In the face of deadly battles between Syrian Kurdish forces and Jabat al-Nusra and other Islamist forces in Western Kurdistan, Kurdish civilians have suffered brutal reprisal attacks and murder across a number of Kurdish towns and villages.
The neighbourhoods of Tel-Abeyd, Sere Kaniye, Tel- Aran and Tel- Hasel amongst others across Kurdish populated areas have been the subject of kidnappings, killings, lootings and terror.
The Kurdish areas have been relatively quiet since the Syrian uprising began but the latest developments not only serve to deepen the conflict between al-Qaeda affiliates and Kurds but increasingly pitch an ethnic battle between Kurds and Arabs, opening another theatre and dimension in the already complex conflict.
The Syrian National Council (SNC) and its leader Ahmed Jabra, as a legally recognised body and the supposed flag bearer for freedom, democracy and the fight against tyranny, has to shoulder the responsibility to condemn the attacks, protect Kurds and ensure Kurds are enticed into the political fold and not alienated in the fight against the Syrian regime.
However, the stance of the Free Syrian Army (FSA) and elements of the SNC have hardly taking kindly to the Kurds. They have failed to address the general mistrust and anxiety of the Kurds and have looked at Kurdish gains with great suspicion.
With so many players on the Syrian chessboard, the recent conflict between Islamist forces and Kurds has seen a number of foreign powers weigh into the equation.
It was hardly surprising and somewhat ironic that Russia and Iran were quick to highlight the massacre of Kurds to the world, but this is chiefly in their quest to discredit the Syrian revolution and show the world the dark side of the opposition than any for any true affection for the Kurds. Iran and Russia were distinctively quiet whilst Kurds were persecuted for decades in Syria.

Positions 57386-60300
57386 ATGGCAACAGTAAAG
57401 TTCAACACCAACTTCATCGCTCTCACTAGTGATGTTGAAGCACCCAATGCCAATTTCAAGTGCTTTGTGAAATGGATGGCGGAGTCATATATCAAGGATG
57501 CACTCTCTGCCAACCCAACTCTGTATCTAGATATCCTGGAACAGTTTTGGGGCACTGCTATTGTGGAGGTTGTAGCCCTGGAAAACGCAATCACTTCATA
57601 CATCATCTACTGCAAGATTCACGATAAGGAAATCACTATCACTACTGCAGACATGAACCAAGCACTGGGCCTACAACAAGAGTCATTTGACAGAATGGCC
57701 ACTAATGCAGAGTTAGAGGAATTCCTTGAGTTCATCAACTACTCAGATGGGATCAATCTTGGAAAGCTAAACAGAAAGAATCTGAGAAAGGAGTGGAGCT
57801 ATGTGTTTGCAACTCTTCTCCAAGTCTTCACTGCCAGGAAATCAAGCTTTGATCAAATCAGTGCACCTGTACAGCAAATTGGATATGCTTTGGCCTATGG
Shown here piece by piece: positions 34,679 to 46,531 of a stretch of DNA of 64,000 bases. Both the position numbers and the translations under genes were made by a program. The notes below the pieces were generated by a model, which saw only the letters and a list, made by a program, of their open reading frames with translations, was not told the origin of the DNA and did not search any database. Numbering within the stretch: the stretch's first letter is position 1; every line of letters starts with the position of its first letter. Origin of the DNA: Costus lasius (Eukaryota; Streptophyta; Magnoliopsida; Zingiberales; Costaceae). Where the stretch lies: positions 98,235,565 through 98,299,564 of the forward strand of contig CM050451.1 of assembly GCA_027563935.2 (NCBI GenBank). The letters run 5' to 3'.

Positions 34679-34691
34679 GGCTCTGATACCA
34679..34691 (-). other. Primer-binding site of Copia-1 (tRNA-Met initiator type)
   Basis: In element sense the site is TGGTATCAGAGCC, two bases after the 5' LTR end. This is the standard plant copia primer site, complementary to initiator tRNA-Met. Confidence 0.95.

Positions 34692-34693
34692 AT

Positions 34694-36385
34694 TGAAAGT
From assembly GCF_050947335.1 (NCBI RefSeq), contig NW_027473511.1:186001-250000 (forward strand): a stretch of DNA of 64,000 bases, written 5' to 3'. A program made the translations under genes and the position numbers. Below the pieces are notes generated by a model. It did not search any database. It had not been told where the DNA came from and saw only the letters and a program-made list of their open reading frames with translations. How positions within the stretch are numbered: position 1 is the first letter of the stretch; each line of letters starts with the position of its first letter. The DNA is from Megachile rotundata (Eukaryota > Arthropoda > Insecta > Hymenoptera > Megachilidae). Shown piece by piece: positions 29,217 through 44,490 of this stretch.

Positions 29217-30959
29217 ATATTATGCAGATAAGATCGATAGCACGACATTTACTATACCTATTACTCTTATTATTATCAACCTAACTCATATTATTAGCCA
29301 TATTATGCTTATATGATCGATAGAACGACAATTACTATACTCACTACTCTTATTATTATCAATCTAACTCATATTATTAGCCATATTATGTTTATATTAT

By the same token, the U.S. and its E.U. and regional allies have been rather muted and cautious in the face of the atrocities as it seemingly serves as an embarrassment for the pro-opposition camps and specifically for some Arab states and Turkey that have supported such groups to varying degrees.
In the face of Syrian Kurdish isolation and despair, the statement last week by Kurdistan President Massaud Barzani condemning atrocities and vowing to support Syrian Kurds, was welcome, bold and the just the tonic to stir sentiment and any notion that Kurds will be bystanders amidst the plight of their ethnic brethren.
Barzani had warned that “If the reports are true, showing that citizens, women and the children of innocent Kurds are under threat from murder and terrorism, Iraq’s Kurdistan region will make use of all of its capabilities to defend women and children and innocent citizens.”
For too long, the forcibly divided Kurds have struggled for national rights within the constraints of localised mechanisms than as a national force or coherent ethnic group. It has become too easy and politically correct to label each portion of Kurdistan with a Syrian, Turkish, Iraqi or Iranian prefix.
The lands may be artificially divided but a fence, border post or de-facto delineation of territory doesn’t change the soil composition, geography, nature or heritage of territory. Do the border fences that randomly separate Nusaybin or Qamishli actually mean that the historic land, the people, or the families on either side are any different?
If there is a massacre of Turkmens in Iraq tomorrow, will Turkey remain idle? Sunni states and Gulf countries flocked to support Sunni rebels in Syria while Hezbollah and Iran rushed to support their Shiite brethren.
Why should Kurds across greater Kurdistan remain idle? The crucial step by Barzani was to ensure a delegation was formed by the Kurdish National Conference Preparation Committee from members across greater Kurdistan – this national response demonstrates a common voice and a united stand but almost underscores the seeds for a Kurdish League.
Washington amongst others was quick to warn Barzani against intervention and it is not clear what measures will be taken by the Kurdistan Region if the current delegation visiting Syrian Kurdistan bring back conclusive proof of massacres and atrocities against Syrian Kurds.
No doubt the Kurdistan Region leadership will warn and increase pressure on the West to act and intervene, but if the response is negative then the leadership must match rhetoric with action.